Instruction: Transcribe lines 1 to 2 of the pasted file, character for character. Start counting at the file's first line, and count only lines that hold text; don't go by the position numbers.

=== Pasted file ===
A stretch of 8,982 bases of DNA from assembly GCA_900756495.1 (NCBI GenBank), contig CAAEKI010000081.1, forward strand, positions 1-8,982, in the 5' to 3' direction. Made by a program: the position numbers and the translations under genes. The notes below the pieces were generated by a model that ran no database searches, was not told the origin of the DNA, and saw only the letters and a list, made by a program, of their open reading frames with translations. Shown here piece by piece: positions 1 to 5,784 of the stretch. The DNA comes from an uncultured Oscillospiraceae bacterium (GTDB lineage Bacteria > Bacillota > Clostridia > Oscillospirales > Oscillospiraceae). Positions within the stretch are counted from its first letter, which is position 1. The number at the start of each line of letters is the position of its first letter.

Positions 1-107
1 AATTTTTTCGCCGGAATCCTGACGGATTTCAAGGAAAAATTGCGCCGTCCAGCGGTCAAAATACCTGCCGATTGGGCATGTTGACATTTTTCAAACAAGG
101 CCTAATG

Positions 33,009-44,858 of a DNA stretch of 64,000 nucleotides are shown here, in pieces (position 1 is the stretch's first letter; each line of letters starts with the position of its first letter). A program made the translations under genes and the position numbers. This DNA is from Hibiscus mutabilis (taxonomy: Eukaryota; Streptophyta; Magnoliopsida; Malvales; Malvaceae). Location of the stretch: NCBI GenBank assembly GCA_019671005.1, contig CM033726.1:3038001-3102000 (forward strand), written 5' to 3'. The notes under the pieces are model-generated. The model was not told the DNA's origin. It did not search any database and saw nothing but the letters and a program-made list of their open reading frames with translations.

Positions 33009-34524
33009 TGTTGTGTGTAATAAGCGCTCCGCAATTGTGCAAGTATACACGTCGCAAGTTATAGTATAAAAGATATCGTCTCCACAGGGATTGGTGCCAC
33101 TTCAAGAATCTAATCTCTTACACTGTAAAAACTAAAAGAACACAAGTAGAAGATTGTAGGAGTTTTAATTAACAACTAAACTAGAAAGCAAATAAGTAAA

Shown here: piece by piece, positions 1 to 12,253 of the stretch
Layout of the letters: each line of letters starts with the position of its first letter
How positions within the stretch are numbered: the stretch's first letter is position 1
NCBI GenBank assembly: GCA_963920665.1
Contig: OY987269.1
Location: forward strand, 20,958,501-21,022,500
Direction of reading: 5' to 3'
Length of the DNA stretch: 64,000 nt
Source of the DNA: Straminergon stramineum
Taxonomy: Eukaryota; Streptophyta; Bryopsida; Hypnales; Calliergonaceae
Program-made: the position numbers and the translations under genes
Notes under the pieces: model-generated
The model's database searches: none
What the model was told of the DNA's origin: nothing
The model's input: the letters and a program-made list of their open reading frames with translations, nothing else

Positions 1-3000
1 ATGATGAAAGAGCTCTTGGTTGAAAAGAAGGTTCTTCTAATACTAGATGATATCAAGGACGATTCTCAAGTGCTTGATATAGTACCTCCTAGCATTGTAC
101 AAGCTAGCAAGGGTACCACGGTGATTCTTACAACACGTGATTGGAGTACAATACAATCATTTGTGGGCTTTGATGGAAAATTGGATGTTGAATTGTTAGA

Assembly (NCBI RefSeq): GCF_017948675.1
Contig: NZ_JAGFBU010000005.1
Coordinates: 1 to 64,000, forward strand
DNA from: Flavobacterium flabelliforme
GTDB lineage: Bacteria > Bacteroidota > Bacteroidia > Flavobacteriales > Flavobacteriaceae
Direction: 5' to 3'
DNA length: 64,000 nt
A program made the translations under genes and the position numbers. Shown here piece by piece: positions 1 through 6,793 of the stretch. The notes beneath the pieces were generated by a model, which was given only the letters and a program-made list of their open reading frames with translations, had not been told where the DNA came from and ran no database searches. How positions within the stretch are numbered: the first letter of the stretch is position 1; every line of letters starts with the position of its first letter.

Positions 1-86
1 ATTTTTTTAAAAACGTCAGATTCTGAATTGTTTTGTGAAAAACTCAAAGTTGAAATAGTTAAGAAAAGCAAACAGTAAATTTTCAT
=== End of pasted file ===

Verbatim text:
A stretch of 8,982 bases of DNA from assembly GCA_900756495.1 (NCBI GenBank), contig CAAEKI010000081.1, forward strand, positions 1-8,982, in the 5' to 3' direction. Made by a program: the position numbers and the translations under genes. The notes below the pieces were generated by a model that ran no database searches, was not told the origin of the DNA, and saw only the letters and a list, made by a program, of their open reading frames with translations. Shown here piece by piece: positions 1 to 5,784 of the stretch. The DNA comes from an uncultured Oscillospiraceae bacterium (GTDB lineage Bacteria > Bacillota > Clostridia > Oscillospirales > Oscillospiraceae). Positions within the stretch are counted from its first letter, which is position 1. The number at the start of each line of letters is the position of its first letter.

Positions 1-107